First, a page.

CYBERSECURITY: Implementing Basic Safeguards At Your Practice

September 22, 2017 | Featured Articles

  • Lucien W. Roberts, III, MHA, FACMPE
    Lucien W. Roberts, III, MHA, FACMPEAdministratorGastrointestinal Specialists, Inc
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I worked with a physician for many years who was infamous for taking medical charts home for dictation. I can’t help but think that he was prophetic way back in 2001 when he insisted that the safest place for patient charts was . . . locked in the trunk of his car. 

Due to the enormous amounts of information being housed and transmitted electronically, and the continual sharing of patient health information in the name of providing better care, patient data has become more vulnerable than ever.  Balancing patient privacy against the need to provide quality care (which is theoretically optimized by sharing patient data amongst all of a patient’s healthcare providers) has become the ultimate juggling act. Your practice is responsible for keeping patient information safe under these conditions—both health and financial information—and for protecting the practice’s liability.

My daughter may accuse me of being a geek, however I am anything but a cybersecurity guru.  Rather, I am the administrator of a private GI practice in Richmond, Virginia, working 50-55 hours a week and still not finding enough time to get everything done.  When it comes to data security, I have neither unlimited time nor budget to batten down the hatches and keep data secure.  I have no doubt that others share this reality—struggling with the limits of time to learn comprehensively about cybersecurity, and the limits of budget to pay for an expert, yet somehow needing to meet the challenge of cybersecurity head-on in a practical, affordable and functional way.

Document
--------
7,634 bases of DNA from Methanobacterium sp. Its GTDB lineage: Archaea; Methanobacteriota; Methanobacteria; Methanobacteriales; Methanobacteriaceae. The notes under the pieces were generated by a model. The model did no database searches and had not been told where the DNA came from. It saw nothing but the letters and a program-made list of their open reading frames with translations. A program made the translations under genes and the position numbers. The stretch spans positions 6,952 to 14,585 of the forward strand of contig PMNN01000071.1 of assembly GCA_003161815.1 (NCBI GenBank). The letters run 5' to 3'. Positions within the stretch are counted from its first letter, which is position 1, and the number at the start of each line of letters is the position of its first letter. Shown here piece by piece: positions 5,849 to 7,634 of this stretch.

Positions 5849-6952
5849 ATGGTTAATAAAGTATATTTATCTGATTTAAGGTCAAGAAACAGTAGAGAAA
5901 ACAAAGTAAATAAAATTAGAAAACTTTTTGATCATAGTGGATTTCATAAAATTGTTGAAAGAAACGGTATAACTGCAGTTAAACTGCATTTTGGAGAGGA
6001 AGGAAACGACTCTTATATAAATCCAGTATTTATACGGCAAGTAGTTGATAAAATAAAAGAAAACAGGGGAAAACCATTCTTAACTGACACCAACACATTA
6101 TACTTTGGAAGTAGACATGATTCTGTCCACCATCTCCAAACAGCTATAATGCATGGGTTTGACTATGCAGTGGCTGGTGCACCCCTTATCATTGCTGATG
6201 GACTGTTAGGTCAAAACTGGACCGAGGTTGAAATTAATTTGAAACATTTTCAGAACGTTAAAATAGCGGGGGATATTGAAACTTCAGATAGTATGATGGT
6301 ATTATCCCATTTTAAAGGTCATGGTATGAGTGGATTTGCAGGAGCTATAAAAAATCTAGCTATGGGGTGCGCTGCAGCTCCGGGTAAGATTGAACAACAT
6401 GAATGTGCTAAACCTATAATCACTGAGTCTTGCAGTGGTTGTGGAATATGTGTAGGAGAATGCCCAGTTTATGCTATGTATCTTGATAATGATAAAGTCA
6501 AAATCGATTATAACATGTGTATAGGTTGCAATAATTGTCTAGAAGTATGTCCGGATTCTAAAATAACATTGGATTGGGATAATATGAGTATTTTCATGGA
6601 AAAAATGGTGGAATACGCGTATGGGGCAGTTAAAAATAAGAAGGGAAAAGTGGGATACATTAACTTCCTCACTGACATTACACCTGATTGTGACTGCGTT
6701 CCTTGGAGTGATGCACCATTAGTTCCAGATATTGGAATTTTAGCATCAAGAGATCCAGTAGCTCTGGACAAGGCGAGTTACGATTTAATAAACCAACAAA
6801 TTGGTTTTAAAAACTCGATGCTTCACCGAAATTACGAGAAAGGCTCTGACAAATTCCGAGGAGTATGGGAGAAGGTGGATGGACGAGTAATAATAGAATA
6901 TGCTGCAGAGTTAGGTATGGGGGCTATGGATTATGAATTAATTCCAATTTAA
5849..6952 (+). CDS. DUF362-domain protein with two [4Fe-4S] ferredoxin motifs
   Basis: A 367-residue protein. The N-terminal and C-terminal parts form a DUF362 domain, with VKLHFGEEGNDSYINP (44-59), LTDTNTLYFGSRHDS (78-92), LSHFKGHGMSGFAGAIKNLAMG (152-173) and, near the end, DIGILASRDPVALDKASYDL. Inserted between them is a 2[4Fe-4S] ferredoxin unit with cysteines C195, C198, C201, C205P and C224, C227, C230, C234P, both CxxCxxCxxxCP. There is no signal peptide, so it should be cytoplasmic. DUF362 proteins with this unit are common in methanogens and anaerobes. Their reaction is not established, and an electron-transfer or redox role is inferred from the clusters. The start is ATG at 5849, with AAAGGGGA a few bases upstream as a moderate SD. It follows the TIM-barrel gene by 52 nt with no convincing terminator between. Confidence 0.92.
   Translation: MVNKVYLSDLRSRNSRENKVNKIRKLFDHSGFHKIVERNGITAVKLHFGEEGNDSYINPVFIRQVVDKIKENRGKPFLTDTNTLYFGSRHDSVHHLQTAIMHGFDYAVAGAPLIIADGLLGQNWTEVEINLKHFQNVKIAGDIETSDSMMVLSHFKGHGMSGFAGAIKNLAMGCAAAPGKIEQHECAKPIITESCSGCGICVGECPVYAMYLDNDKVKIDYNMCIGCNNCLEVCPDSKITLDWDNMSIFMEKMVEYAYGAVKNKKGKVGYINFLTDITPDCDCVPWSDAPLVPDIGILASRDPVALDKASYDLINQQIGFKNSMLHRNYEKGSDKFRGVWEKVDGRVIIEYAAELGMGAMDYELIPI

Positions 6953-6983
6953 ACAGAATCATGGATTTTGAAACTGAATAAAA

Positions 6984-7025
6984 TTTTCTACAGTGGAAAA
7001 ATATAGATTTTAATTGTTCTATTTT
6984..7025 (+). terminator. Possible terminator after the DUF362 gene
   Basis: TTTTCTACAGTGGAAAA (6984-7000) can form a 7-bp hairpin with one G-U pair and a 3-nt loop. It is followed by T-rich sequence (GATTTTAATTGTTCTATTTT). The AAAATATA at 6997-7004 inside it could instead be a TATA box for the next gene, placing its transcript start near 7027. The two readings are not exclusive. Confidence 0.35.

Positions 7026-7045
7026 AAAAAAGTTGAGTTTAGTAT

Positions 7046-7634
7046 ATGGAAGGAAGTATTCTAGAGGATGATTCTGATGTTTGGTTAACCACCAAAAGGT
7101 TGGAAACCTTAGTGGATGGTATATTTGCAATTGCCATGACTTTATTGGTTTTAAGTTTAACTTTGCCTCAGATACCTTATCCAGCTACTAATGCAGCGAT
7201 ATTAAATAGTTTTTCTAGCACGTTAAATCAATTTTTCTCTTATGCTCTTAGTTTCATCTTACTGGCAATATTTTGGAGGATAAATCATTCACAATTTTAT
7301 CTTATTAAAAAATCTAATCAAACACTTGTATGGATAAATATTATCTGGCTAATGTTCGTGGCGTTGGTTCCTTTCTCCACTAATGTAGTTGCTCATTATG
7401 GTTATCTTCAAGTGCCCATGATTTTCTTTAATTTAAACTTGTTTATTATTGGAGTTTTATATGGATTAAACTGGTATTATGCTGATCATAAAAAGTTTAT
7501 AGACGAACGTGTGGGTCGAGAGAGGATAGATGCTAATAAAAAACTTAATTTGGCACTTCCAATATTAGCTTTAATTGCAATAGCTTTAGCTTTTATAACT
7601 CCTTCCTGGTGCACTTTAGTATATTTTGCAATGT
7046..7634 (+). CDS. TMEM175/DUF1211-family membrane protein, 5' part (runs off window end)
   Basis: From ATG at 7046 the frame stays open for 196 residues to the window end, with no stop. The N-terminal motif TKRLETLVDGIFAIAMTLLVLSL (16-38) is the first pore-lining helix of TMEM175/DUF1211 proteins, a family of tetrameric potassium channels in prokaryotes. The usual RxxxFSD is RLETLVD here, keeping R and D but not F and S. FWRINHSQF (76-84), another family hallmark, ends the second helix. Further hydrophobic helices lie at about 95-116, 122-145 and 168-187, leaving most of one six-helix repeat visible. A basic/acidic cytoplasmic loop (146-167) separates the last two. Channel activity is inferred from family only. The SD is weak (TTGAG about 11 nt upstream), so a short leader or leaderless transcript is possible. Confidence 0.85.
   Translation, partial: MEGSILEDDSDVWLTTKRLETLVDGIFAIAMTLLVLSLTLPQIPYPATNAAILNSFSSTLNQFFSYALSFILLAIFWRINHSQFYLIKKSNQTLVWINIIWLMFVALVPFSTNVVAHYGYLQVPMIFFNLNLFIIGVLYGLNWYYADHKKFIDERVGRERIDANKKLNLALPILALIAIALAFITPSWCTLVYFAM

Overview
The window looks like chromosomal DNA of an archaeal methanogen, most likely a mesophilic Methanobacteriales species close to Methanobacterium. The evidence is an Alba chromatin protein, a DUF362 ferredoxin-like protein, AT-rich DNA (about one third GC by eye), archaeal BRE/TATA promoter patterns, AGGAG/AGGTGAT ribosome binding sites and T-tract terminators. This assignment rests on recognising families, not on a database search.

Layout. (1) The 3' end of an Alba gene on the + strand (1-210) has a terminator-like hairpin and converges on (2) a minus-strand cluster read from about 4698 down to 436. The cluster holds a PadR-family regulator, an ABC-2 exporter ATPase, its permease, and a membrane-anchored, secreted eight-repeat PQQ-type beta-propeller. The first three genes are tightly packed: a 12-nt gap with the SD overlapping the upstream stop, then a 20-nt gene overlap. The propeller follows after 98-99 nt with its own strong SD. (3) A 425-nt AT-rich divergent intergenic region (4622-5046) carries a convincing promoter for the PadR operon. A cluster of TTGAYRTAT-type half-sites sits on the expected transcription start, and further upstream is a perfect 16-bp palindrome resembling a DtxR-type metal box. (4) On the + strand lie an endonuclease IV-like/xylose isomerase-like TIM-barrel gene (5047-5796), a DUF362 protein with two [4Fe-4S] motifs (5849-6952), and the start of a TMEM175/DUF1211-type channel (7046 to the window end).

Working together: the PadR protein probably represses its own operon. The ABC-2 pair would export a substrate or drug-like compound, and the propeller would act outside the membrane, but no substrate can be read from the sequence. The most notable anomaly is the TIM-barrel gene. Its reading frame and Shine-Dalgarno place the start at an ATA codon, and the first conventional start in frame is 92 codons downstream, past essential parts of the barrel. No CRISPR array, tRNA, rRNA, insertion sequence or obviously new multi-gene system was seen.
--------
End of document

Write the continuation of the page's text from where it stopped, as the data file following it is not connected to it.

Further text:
Here is what I have learned. There are some simple, yet necessary steps that we all can take in order to enhance cybersecurity. And if your practice has already instituted these steps? Review them again, and again, continually updating and adjusting your security protocols to minimize as much risk as possible, and to account for changes and updates that may have occurred in the interim.


If there is one point I want to stress, it is to establish and enforce a rigid password policy.  The most basic protection is the one I see abused most often, yet it is understandable why this is the case.  We need passwords for everything.  Heck, even a mere bureaucrat like me has 64 different programs and log-ins that require passwords…and that is just for the work side of my life.  But remember, passwords are there for our protection, not just to annoy us and challenge our memory. 

Ensure that everyone in your organization follows these six guidelines in order to use passwords appropriately: 

  1. Do not use the same password for all programs.  It’s like having a single key that fits all of your cars, all of your offices, your home, and your safety deposit box.  If one person gets a copy of the key, they have access to everything you cherish.  Use a distinct password for every program.
  2. Do not use simple passwords based upon personal information. Far too many folks use the names of their kids or pets followed by ‘1234’, or something similar. 
  3. Size matters: longer passwords are better.  The experts recommend passwords of at least eight characters that include a combination of upper and lower case letters, numbers, and special characters like ‘^’ or ‘&’.         
  4. Passwords should be changed approximately every 90 days.  Our practice management system and EHR require passwords be changed every 90 days.  If yours do not, ask your vendor to flip the switch that activates this security measure.
  5. Do not leave your passwords written on a piece of paper on your desk or anywhere else that may be easy to find.  Instead, consider using a password-protected spreadsheet on a secure device to retain your passwords.